Archive for December, 2007

Quincy Street

We’re having a blast in Memphis with the Holt Srs, which means we weren’t in town on Sunday to receive the Sunday Boston Globe. This Sunday’s Globe was especially significant because it began a seven-part multimedia series about the Quincy Street Missional Church of Dorchester.  Our great friends, Aaron & Amy Graham, were instrumental in following God’s lead in joining his work in the Upham’s Corner neighborhood of Dorchester, a table which was set with a simple Bible study led by a 70-something matriarch called Ma Siss in a chop-shop-turned-commodities-closet.

This story, written by Pulitzer winner Michael Paulson, along with the accompanying video and photo galleries, have been three years in the making.  I’m so proud of the Grahams, Ma Siss, and the Quincy Street community for this nod in a world-class publication, and proud of the Globe for this positive view of Christian faith in action in Boston.  My prayer is that this piece will serve as a positive glimpse into the Way of Christ to a broad audience of readers and viewers.  Please, spend some time to check out these articles and accompanying media.


holiday gift-giving

I got an e-mail today from a friend who sympathizes with the sentiments on this blog about consumerism at Christmastime, but wants some practical ideas for giving to her loved ones this holiday season (and asked what we, specifically, were giving our family and friends this Christmas).  Here’s my response, verbatim:

It’s been a struggle, to say the least, to break ourselves of the connection between Christmas and material things and to communicate this to our families.  It is so ingrained.  As for Christmas gifts we’re giving, we lucked out by getting most of our gifts when we were in Africa.  Carvings, pottery, etc., that we purchased directly from the artist who made them.  So there’s some sentimental value in these gifts, and we didn’t break the bank acquiring them.

But not everyone gets to go to Africa every year before Christmas.  I totally understand your question regarding practical ideas for gifts … it’s still a struggle for us.  Well, there are many schools of thought on this.  I’m personally not a huge advocate for the cold turkey approach — saying “sorry, family — nothing for you this Christmas.”  You’re more likely to be seen as a scrooge than loving.  There’s power and significance in giving thoughtful and relational gifts, I think.  Have you heard of the Advent Conspiracy?  It’s basically an evangelical movement trying to reclaim some of what has been lost to consumerism.  Well, they offer some great tips on “relational gift giving” over on their site:  (poke around the rest of the site as well … there is some good stuff there)

Here are some other ideas:
Monetary gifts to ministries and charities in the name of someone you love.
“social justice” gifts.  Last year, we bought a tree in Uganda for Chrissy’s parents (who have everything).  The tree helps employ several people, contributes significantly to the local economy, and for every 45 trees purchased, the organization donates $1,000 to the community for childhood education (which is not free).  The organization is based in Searcy, actually, and is called The Kibo Group. ( Oxfam has some great “gift ideas” as well at  I’ve also heard of people making micro-loans to a family in a developing nation in the name of someone else.  Check out for more information on this.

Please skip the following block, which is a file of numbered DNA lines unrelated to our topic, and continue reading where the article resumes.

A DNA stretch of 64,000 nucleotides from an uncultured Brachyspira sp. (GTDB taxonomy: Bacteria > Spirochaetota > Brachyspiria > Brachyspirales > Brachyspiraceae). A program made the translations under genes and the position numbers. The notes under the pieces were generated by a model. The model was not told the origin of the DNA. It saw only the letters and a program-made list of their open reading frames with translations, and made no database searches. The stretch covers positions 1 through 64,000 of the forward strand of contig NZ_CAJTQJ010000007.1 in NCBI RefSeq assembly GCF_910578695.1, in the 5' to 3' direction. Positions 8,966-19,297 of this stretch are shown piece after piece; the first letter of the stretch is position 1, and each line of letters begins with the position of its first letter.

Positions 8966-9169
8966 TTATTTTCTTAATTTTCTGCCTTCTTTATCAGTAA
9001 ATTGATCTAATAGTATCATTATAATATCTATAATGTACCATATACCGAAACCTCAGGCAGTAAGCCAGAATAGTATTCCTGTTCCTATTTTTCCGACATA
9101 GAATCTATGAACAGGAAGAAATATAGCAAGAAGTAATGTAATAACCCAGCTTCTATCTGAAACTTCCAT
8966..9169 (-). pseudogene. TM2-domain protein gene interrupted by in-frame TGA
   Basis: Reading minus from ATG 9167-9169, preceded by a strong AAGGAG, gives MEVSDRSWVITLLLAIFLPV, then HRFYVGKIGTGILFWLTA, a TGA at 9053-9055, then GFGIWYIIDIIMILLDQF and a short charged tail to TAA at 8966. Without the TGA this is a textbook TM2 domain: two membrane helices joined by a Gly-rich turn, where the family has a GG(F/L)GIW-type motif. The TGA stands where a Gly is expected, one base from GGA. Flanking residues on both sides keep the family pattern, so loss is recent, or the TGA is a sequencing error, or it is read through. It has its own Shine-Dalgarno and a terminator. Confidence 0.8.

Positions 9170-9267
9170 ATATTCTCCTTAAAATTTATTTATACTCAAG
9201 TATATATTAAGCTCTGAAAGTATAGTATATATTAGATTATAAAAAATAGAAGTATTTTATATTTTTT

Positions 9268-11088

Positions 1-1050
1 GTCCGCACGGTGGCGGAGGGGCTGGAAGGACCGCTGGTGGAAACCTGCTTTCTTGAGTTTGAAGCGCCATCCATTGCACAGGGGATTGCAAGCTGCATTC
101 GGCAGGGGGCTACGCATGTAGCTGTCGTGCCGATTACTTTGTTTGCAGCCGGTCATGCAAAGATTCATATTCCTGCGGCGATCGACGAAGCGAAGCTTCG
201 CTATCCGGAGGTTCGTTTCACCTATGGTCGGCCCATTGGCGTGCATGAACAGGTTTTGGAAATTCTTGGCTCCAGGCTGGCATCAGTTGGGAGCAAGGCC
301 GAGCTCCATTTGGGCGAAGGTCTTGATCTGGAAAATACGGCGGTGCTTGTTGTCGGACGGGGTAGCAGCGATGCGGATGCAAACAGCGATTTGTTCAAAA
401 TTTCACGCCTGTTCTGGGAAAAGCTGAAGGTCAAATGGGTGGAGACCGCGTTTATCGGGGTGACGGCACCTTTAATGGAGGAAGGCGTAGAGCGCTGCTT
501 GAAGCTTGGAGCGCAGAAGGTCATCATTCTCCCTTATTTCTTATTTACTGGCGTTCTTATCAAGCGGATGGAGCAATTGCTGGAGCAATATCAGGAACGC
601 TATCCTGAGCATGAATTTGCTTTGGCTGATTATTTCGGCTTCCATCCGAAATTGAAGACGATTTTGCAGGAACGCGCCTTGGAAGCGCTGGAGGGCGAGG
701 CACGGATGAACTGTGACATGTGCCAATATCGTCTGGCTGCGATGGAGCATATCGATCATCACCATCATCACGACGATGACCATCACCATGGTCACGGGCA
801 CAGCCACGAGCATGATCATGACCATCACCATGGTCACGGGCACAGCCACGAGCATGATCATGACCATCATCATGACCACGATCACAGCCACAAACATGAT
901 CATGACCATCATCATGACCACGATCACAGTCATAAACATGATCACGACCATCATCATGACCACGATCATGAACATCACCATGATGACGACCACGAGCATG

Homemade gifts.  Again, the Advent Conspiracy site has some good suggestions here. Also, a Google search for “homemade Christmas gifts” turns up a variety of creative ideas.  I like the site, which allows regular folks to post instructions for making things at home and then post it to the Web.  Could be some good ideas for gifts there.

The website for Rev. Billy and the Church of Stop Shopping (an anti-consumerism activist group … not a real church) has some suggestions for “sinless giving,” which I haven’t had a chance to look through completely.  Looks like it lists a bunch of sweatshop-free online merchants.  Might be worth a look. [side note: if the What Would Jesus Buy? movie is in your city, go see it.  We saw it on Saturday, and it was hilarious … and convincing!)

The bottom line is that I’m not at all against exchanging presents at Christmas, but I am against completely thoughtless, creativity-lacking, decadent gift-giving.  Basically, anything you put some time and thought into — no matter how “small” or inexpensive — will be appreciated by the other person.  Relationships are key at Christmas anyway, so just being with family and friends is “gift” enough for many people (if they’re honest with themselves).

Hope some of this helps!

Anyone else have any suggestions?

“our way of life”

“Our enormously productive economy demands that we make consumption our way of life, that we convert the buying and use of goods into rituals, that we seek our spiritual satisfaction and our ego satisfaction in consumption. We need things consumed, burned up, worn out, replaced and discarded at an ever-increasing rate.”